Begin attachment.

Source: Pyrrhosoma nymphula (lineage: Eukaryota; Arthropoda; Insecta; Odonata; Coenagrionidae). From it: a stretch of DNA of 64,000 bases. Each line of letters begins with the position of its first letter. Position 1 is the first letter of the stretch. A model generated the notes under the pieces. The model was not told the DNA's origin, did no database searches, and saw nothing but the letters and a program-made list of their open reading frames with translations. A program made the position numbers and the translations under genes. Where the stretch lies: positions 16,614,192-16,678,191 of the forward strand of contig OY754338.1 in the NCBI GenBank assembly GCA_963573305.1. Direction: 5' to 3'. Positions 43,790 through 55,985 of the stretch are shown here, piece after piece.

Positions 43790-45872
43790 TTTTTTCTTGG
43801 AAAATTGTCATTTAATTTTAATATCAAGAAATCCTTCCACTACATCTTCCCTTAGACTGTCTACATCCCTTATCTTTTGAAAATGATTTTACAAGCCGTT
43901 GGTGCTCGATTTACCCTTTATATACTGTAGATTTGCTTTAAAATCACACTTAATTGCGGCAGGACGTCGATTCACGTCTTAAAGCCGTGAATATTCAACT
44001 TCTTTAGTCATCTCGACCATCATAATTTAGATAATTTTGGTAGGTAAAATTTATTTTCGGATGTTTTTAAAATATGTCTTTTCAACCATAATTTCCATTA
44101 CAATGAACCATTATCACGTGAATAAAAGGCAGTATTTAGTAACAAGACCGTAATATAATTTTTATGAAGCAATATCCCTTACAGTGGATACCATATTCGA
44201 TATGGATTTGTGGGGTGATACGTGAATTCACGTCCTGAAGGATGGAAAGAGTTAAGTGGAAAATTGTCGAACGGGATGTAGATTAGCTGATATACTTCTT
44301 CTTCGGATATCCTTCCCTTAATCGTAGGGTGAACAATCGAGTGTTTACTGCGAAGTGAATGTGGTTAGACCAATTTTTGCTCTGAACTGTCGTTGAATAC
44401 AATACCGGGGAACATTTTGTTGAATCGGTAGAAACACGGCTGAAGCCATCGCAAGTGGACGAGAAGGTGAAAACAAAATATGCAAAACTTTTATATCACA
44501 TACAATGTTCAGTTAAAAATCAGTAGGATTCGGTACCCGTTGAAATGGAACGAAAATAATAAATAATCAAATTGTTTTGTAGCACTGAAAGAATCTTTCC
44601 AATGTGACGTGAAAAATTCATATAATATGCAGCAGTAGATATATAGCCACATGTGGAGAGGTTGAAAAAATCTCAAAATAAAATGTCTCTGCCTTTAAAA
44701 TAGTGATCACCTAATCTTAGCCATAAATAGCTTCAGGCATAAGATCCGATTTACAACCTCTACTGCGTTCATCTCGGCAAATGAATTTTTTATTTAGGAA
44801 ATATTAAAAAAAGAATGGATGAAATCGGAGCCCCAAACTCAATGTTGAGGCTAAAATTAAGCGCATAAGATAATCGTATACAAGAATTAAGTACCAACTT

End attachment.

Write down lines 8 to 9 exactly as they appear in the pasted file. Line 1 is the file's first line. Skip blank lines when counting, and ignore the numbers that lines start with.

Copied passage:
44201 TATGGATTTGTGGGGTGATACGTGAATTCACGTCCTGAAGGATGGAAAGAGTTAAGTGGAAAATTGTCGAACGGGATGTAGATTAGCTGATATACTTCTT
44301 CTTCGGATATCCTTCCCTTAATCGTAGGGTGAACAATCGAGTGTTTACTGCGAAGTGAATGTGGTTAGACCAATTTTTGCTCTGAACTGTCGTTGAATAC